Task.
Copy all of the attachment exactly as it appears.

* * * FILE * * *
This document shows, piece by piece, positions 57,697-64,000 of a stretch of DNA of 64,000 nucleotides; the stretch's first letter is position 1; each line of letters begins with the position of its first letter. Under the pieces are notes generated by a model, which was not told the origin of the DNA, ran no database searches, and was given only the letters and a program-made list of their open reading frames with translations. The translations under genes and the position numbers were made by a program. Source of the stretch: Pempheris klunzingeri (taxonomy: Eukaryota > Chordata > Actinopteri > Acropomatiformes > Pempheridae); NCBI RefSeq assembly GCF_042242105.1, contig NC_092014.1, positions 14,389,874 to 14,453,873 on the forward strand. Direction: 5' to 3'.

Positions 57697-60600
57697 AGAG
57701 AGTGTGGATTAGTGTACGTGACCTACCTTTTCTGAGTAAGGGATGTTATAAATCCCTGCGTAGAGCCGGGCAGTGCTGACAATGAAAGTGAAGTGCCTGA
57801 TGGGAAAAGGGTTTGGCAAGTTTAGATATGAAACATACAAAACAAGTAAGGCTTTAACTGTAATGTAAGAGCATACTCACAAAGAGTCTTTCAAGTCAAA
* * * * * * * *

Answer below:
This document shows, piece by piece, positions 57,697-64,000 of a stretch of DNA of 64,000 nucleotides; the stretch's first letter is position 1; each line of letters begins with the position of its first letter. Under the pieces are notes generated by a model, which was not told the origin of the DNA, ran no database searches, and was given only the letters and a program-made list of their open reading frames with translations. The translations under genes and the position numbers were made by a program. Source of the stretch: Pempheris klunzingeri (taxonomy: Eukaryota > Chordata > Actinopteri > Acropomatiformes > Pempheridae); NCBI RefSeq assembly GCF_042242105.1, contig NC_092014.1, positions 14,389,874 to 14,453,873 on the forward strand. Direction: 5' to 3'.

Positions 57697-60600
57697 AGAG
57701 AGTGTGGATTAGTGTACGTGACCTACCTTTTCTGAGTAAGGGATGTTATAAATCCCTGCGTAGAGCCGGGCAGTGCTGACAATGAAAGTGAAGTGCCTGA
57801 TGGGAAAAGGGTTTGGCAAGTTTAGATATGAAACATACAAAACAAGTAAGGCTTTAACTGTAATGTAAGAGCATACTCACAAAGAGTCTTTCAAGTCAAA